Race cars are constantly zooming past my feet at our house. I get so frustrated when I accidentally step on them! Ouch!
This week I decided to embrace the chaos and use the cars (and trucks… and trains) to do some alphabet exploration activities with my daughter!
Alphabet car racing is such a fun way practice matching and identifying letters. It is also a simple way to just talk about letter names and sounds while also having a good time… and moving our bodies!
- alphabet stickers
- large drawing paper (we used easel paper rolls)
- a sharpie
- painters tape
First I tape the easel paper rolls onto the floor and then I drew a big race track on it! I made four lanes so that we could focus on four letters at a time. That’s about all my toddler can handle.
Then we painted the lanes (I mostly did that while my daughter drove her cars around).
And then we added matching alphabet stickers to the lanes and cars. Each car had a letter on it which corresponded to a lane with the same letter on it.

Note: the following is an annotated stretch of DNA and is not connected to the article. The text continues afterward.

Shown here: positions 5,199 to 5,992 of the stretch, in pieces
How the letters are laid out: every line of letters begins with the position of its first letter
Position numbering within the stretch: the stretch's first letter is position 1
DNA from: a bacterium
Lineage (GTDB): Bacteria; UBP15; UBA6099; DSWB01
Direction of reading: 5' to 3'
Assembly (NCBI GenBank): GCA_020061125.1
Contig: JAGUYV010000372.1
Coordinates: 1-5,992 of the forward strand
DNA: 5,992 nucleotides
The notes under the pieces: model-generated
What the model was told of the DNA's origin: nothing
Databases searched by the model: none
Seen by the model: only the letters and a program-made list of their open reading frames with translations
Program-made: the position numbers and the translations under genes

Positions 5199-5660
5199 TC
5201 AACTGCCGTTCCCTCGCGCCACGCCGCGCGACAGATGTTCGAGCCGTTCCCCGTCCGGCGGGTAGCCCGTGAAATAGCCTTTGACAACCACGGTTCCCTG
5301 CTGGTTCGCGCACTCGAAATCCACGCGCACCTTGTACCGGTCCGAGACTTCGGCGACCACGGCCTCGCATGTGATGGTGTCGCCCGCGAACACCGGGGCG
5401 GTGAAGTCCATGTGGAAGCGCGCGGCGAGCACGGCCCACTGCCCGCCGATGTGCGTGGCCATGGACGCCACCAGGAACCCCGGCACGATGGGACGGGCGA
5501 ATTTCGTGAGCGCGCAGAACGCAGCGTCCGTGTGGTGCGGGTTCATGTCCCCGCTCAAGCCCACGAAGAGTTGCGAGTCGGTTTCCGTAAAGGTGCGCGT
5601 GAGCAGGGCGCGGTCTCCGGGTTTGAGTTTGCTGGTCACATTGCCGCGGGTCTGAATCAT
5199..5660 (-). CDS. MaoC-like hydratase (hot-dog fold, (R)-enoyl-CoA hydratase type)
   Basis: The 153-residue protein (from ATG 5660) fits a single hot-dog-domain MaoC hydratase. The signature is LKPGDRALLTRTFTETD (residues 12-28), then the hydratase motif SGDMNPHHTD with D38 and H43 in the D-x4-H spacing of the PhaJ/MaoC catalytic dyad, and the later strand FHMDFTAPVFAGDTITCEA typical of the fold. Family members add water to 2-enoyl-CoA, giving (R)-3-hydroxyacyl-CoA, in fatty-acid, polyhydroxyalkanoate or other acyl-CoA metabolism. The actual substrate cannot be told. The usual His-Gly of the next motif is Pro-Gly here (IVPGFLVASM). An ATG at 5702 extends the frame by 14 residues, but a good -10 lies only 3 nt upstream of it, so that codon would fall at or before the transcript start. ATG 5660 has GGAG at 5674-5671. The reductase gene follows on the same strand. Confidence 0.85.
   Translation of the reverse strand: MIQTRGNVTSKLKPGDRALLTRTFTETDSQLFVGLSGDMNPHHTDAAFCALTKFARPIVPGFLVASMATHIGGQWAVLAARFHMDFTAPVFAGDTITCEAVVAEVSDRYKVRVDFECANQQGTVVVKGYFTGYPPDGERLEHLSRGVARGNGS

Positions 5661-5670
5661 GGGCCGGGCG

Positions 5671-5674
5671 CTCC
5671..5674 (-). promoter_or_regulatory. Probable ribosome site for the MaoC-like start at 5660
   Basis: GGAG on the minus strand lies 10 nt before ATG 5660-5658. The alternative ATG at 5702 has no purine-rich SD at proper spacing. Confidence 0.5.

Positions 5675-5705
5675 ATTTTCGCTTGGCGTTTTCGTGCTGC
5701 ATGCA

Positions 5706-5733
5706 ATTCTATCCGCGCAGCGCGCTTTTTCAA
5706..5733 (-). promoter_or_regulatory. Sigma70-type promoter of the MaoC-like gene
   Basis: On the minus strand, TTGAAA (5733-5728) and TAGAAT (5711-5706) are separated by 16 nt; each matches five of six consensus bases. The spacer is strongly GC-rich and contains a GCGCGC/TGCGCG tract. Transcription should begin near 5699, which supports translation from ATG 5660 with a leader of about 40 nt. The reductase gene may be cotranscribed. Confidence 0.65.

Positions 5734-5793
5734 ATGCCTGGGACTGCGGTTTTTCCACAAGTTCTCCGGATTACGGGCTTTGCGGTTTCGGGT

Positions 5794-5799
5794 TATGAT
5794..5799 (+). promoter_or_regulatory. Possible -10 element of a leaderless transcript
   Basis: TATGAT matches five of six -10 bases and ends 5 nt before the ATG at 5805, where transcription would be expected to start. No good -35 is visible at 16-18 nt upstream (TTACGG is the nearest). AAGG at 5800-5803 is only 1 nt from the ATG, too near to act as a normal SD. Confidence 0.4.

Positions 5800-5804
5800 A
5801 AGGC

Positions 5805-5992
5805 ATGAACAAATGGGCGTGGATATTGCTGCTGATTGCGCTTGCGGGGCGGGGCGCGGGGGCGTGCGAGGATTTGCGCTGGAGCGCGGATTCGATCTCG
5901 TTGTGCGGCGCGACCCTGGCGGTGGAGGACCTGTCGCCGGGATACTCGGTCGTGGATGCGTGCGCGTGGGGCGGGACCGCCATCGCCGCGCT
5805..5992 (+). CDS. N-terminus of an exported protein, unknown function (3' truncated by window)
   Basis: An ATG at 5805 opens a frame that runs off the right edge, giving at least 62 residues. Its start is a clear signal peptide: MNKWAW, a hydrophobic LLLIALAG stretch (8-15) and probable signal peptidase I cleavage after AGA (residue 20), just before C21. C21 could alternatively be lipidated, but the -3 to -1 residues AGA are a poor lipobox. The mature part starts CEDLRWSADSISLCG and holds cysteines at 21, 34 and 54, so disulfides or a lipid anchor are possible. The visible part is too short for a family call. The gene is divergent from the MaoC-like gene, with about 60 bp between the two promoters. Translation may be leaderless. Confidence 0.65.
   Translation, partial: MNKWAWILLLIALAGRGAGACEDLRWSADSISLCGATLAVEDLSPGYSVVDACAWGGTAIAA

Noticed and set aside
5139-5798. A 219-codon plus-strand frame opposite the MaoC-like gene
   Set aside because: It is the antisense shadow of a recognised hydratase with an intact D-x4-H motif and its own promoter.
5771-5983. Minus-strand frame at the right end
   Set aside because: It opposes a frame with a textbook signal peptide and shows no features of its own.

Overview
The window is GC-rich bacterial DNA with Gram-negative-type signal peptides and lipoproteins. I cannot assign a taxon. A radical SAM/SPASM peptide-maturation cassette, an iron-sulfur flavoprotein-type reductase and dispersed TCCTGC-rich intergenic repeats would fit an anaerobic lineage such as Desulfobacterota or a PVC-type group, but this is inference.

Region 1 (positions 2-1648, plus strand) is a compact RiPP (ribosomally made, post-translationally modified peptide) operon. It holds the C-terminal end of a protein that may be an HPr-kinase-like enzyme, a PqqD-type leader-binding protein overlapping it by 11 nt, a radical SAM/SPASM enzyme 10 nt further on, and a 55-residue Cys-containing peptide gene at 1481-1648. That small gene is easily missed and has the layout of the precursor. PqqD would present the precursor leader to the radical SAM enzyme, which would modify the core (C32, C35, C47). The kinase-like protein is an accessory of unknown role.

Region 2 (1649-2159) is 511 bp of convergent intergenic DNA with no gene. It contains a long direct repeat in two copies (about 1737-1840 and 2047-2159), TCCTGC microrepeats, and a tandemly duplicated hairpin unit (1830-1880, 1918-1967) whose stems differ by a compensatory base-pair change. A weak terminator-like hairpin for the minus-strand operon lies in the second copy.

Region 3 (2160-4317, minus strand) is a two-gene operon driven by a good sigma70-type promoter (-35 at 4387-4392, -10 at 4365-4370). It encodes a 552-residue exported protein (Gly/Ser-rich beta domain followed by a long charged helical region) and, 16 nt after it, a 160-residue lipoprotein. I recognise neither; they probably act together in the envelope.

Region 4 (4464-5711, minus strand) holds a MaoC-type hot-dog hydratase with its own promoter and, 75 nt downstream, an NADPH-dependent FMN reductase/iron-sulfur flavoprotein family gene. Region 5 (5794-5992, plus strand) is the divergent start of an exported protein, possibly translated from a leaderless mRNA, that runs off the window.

Then my daughter had to match each car to the correct lane and drive the car around the track… trying to stay inside the lines!
This activity was not only great for practicing letter names and matching, it was also a fabulous gross motor exercise because we used our whole bodies as we moved around on the floor driving the cars around the big track. There was also a lot of hand-eye coordination involved as we tried to stay in the lines of the track while the cars went around and around.
My daughter had fun driving her cars around by herself and then I joined in and drove my own cars and my son drove his own cars too. We just had to watch out to make sure there weren’t too many car crashes 😉
Stickers are easy to take on and take off, so you can work on a few letters and then switch them around and try new ones. Easy peasy. You could also just match colors or shapes instead of letters by just using different stickers.
For older kids:
- Use upper and lowercase alphabet stickers so they have to match the uppercase letter with the lowercase letter
- Match sight words or short vowel words instead of letters (you can use sticky labels instead of stickers)